American farm groups support NAFTA

U.S. farm and commodity groups are avid supporters of the North American Free Trade Agreement. Now that renegotiations of the deal could begin this summer, the groups are loudly voicing that opinion.

On May 18, U.S. Trade Representative Robert Lighthizer notified Congress of plans by President Donald Trump’s administration to revamp NAFTA.

The notification initiated a 90-day period in which Trump officials must consult with Congress about the trade talks with Canada and Mexico.

The notification isn’t surprising because Trump has threatened many times to pull America out of the 23-year-old trade deal unless better terms could be negotiated for U.S. companies and workers.

Millions of Americans agree with Trump, particularly in states such as Michigan, Pennsylvania and Indiana. However, farm and commodity groups say the trade deal is critical for U.S. producers.

The National Cattlemen’s Beef Association (NCBA), the National Pork Producers Association and the National Corn Growers Association issued statements supporting NAFTA immediately following the notification.

The releases featured data on the economic benefits of the trade agreement, such as:

  • For U.S. pork, Canada is the number four export market and Mexico is number two. In 2016, the U.S. exported almost $800 million in pork to Canada and $1.4 billion to Mexico, the pork producers association said.
  • Since NAFTA was implemented, U.S. agric-food exports to Canada and Mexico have tripled and quintupled, respectively, the corn growers association said.

“Exports are one pillar of a strong farm economy, accounting for 31 percent of farmer income,” said corn growers president Wesley Spurlock in a May 18 statement.

“Nowhere is the importance of trade stronger than right here in North America.”

The NCBA went even further to declare its support. The Canadian Cattlemen’s Association, the Confederación Nacional de Organizaciones in Mexico and the NCBA sent a joint letter to Trump, Prime Minister Trudeau and Mexican President Enrique Pena.

The letter encouraged the leaders to preserve unlimited and duty-free trade of beef between the three countries.

“We believe that our economies will be stronger under NAFTA than without NAFTA. We urge you not to jeopardize the success of the men, women and families engaged in the cattle and beef industries of each of our countries, who depend on the success that market access provides under NAFTA.”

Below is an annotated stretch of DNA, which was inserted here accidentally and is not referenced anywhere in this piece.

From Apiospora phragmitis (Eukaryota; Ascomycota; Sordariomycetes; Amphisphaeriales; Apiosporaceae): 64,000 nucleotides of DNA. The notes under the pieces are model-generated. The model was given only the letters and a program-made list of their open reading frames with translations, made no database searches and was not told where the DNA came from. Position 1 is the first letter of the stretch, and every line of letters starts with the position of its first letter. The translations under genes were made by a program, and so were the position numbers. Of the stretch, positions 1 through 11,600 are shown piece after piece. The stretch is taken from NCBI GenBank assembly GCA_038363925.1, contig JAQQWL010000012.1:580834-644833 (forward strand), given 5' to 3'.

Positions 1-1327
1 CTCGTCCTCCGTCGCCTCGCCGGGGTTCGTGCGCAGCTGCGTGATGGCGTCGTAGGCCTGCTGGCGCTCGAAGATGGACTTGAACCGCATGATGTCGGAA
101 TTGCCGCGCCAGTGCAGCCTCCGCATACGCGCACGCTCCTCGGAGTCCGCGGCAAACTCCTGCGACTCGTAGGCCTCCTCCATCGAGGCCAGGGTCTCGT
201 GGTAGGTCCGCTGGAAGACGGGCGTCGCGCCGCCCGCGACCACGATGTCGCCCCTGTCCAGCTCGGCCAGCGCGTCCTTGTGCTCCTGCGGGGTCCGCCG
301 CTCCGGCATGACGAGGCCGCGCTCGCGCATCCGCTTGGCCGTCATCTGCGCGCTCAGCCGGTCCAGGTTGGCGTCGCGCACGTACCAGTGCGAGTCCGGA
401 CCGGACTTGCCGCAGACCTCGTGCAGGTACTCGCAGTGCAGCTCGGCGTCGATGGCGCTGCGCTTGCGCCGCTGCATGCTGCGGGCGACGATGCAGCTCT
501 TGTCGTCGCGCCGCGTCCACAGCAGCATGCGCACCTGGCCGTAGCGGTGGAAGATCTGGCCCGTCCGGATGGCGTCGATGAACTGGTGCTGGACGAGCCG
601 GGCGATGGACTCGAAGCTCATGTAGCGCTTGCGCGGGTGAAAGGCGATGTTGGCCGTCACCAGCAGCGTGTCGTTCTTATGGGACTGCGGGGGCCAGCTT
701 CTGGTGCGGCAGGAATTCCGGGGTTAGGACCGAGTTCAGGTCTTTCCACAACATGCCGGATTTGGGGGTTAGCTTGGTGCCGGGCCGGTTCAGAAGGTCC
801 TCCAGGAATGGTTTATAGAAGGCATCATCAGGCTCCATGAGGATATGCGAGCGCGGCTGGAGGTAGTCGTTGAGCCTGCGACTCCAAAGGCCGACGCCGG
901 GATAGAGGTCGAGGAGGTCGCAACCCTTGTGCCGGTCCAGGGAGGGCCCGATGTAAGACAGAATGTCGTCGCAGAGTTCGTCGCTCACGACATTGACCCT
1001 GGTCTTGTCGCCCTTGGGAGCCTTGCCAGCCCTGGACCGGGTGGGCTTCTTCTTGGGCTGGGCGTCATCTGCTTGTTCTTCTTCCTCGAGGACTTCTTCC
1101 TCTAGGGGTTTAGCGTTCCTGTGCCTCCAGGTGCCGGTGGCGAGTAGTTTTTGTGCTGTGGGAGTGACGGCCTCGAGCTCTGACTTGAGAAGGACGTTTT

It also warned U.S. trade negotiators to learn from “mistakes of the past” and not use the process to restore mandatory country-of-origin labelling.

“M-COOL failed to deliver its proponents’ promise to increase consumer demand or consumer confidence. Instead, it created massive disruptions in live cattle trade that hurt beef producers across North America and jeopardized the jobs of American workers that depend on processing those cattle.”

COOL was law in the U.S. for about seven years, requiring labels saying meat was a “product of the USA,” “product of Mexico” or “product of Brazil.” Canadian pork and beef producers complained that the regulation unfairly discriminated against Canadian products and violated international trade rules.

Canada and Mexico took their complaints to the World Trade Organization. The WTO ruled for Canada and Mexico several times and the U.S. Congress finally repealed COOL in December 2015.

Beef, corn and other commodity groups in the U.S. may support the existing NAFTA deal, but the National Milk Producers Association does not.

In a May 18 statement, it commended the Trump administration and asked the U.S. Trade Representative to challenge Canada’s “protectionist policies” around dairy products.

“Obviously, dairy trade with Canada — where we continue to face 200 percent to 300 percent tariffs and a slew of non-tariff policies that distort dairy trade — is an entirely different story,” said association president Jim Mulhern.

“We need to address it as part of these talks. Central to any successful NAFTA negotiations will be changes to Canada’s new policies designed to harm bilateral trade and dump their structural dairy surplus on the world market.”

Now that Congress has been notified, the re-negotiation of NAFTA can begin Aug. 16, at the earliest.

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